Steven D'Aprano steven at REMOVE.THIS.cybersource.com.au
Mon Jun 15 06:50:27 CEST 2009

```On Sun, 14 Jun 2009 19:14:10 -0400, Terry Reedy wrote:

> Steven D'Aprano wrote:
>>
>> So-called "vacuous truth". It's often useful to have all([]) return
>> true, but it's not *always* useful -- there are reasonable cases where
>> the opposite behaviour would be useful:
[...]
> It seems to me that the absurd conclusion implied by the theorem
> invalidates the theorem rather than supporting your point.

I wouldn't go so far as to say the vacuous truth theorem ("empty
statements are true") is invalidated. The Wikipedia article discusses
various reasons why it's more correct (or at least more useful) to treat
vacuous statements as true:

http://en.wikipedia.org/wiki/Vacuous_truth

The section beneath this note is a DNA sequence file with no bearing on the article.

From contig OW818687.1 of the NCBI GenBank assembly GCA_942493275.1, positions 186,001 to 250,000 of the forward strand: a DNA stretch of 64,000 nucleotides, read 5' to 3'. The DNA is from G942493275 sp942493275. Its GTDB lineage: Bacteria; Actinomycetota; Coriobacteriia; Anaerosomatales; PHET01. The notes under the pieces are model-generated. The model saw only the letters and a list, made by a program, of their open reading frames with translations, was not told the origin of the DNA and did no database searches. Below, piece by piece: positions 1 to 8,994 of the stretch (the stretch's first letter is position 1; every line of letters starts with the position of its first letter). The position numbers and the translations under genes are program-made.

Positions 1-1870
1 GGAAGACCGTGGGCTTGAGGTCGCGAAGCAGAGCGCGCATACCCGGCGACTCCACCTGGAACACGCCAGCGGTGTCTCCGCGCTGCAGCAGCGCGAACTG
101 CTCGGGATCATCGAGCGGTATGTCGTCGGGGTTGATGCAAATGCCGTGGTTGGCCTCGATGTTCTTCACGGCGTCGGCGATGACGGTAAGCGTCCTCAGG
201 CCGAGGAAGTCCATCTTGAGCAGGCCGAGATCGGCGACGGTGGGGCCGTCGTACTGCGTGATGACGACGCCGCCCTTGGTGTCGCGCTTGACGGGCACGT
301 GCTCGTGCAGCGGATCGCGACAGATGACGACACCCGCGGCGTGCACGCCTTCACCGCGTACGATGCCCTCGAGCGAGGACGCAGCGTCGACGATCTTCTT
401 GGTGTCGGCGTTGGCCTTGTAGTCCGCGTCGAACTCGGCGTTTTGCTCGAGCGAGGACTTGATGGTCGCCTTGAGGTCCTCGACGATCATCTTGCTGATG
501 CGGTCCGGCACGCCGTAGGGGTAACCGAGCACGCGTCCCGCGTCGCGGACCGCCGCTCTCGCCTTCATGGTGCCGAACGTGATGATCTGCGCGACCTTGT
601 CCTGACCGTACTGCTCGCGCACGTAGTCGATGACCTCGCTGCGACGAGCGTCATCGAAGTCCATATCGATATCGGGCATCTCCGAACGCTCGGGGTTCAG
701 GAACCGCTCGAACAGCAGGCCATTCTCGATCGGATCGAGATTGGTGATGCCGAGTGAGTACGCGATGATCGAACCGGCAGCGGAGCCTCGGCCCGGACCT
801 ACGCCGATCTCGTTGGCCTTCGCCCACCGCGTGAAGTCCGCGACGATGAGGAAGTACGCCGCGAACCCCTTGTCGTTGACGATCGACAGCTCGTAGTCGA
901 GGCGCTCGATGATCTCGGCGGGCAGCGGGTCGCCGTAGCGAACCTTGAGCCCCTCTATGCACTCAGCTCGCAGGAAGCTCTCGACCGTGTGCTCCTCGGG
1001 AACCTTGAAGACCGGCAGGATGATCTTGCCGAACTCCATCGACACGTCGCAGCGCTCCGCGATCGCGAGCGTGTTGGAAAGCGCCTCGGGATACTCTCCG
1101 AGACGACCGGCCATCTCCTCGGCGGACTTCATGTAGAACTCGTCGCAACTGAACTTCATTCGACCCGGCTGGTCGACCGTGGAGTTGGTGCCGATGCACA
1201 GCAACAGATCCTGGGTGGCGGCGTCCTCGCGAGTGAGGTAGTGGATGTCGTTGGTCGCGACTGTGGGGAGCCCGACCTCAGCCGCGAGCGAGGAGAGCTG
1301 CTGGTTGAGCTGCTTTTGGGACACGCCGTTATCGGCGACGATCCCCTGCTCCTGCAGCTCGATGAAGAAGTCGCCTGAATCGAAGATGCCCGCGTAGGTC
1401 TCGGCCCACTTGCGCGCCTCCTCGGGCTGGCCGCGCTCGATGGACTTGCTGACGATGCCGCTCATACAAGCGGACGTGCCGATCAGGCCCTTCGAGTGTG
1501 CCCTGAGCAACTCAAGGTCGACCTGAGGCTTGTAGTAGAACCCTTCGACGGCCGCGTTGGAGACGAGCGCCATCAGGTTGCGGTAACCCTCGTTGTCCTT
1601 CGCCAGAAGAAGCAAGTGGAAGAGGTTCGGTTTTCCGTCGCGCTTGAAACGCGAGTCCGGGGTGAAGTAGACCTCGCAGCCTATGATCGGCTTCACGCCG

But it's not without difficulties -- however those difficulties are
smaller than those if you take vacuous statements as false in general.

[...]
> Try finding another 'reasonable case'.

Any time you do something like:

if not x and all(x):
process(x)

if all(x):
process(x)

I can't think of a real world example off the top of my head, but here's
a contrived example demonstrating that vacuous truths imply both a fact
and it's opposite:

def startswith(s, chars):
"""Return True if s starts with any of chars."""
for c in chars:
if s.startswith(c): return True
return False

if all([startswith(w, "aeiou") for w in words]):

if all([startswith(w, "bcdfghjklmnpqrstvwxyz") for w in words]):

If words is empty, this code claims that all of the words start with
vowels as well as starting with consonants.

There are, of course, ways to work around that other than rejecting
vacuous truths. One is to simply use an "elif" for the second test.

--
Steven

```